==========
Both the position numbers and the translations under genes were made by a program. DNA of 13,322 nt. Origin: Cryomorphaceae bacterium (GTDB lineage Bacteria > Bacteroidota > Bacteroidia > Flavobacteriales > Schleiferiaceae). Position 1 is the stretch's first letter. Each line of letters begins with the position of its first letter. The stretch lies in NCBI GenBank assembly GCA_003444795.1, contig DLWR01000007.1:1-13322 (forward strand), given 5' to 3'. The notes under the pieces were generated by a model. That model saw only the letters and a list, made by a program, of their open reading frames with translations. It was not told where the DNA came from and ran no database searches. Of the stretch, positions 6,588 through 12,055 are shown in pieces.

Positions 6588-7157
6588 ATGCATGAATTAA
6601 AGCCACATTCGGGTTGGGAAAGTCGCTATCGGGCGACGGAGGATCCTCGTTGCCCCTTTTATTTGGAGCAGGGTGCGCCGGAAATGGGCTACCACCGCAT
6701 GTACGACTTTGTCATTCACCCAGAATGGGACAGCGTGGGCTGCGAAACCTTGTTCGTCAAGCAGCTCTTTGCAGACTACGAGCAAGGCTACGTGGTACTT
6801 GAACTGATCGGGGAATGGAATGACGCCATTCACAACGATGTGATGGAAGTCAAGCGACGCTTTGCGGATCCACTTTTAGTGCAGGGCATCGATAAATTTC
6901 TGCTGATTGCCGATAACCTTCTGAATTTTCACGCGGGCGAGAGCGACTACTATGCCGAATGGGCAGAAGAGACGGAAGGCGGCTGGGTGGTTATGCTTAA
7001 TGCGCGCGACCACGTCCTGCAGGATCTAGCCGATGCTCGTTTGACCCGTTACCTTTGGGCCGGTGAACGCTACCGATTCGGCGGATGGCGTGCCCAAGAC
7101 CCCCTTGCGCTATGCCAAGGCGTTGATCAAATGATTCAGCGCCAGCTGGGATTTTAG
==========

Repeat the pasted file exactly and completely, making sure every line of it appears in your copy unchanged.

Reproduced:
Both the position numbers and the translations under genes were made by a program. DNA of 13,322 nt. Origin: Cryomorphaceae bacterium (GTDB lineage Bacteria > Bacteroidota > Bacteroidia > Flavobacteriales > Schleiferiaceae). Position 1 is the stretch's first letter. Each line of letters begins with the position of its first letter. The stretch lies in NCBI GenBank assembly GCA_003444795.1, contig DLWR01000007.1:1-13322 (forward strand), given 5' to 3'. The notes under the pieces were generated by a model. That model saw only the letters and a list, made by a program, of their open reading frames with translations. It was not told where the DNA came from and ran no database searches. Of the stretch, positions 6,588 through 12,055 are shown in pieces.

Positions 6588-7157
6588 ATGCATGAATTAA
6601 AGCCACATTCGGGTTGGGAAAGTCGCTATCGGGCGACGGAGGATCCTCGTTGCCCCTTTTATTTGGAGCAGGGTGCGCCGGAAATGGGCTACCACCGCAT
6701 GTACGACTTTGTCATTCACCCAGAATGGGACAGCGTGGGCTGCGAAACCTTGTTCGTCAAGCAGCTCTTTGCAGACTACGAGCAAGGCTACGTGGTACTT
6801 GAACTGATCGGGGAATGGAATGACGCCATTCACAACGATGTGATGGAAGTCAAGCGACGCTTTGCGGATCCACTTTTAGTGCAGGGCATCGATAAATTTC
6901 TGCTGATTGCCGATAACCTTCTGAATTTTCACGCGGGCGAGAGCGACTACTATGCCGAATGGGCAGAAGAGACGGAAGGCGGCTGGGTGGTTATGCTTAA
7001 TGCGCGCGACCACGTCCTGCAGGATCTAGCCGATGCTCGTTTGACCCGTTACCTTTGGGCCGGTGAACGCTACCGATTCGGCGGATGGCGTGCCCAAGAC
7101 CCCCTTGCGCTATGCCAAGGCGTTGATCAAATGATTCAGCGCCAGCTGGGATTTTAG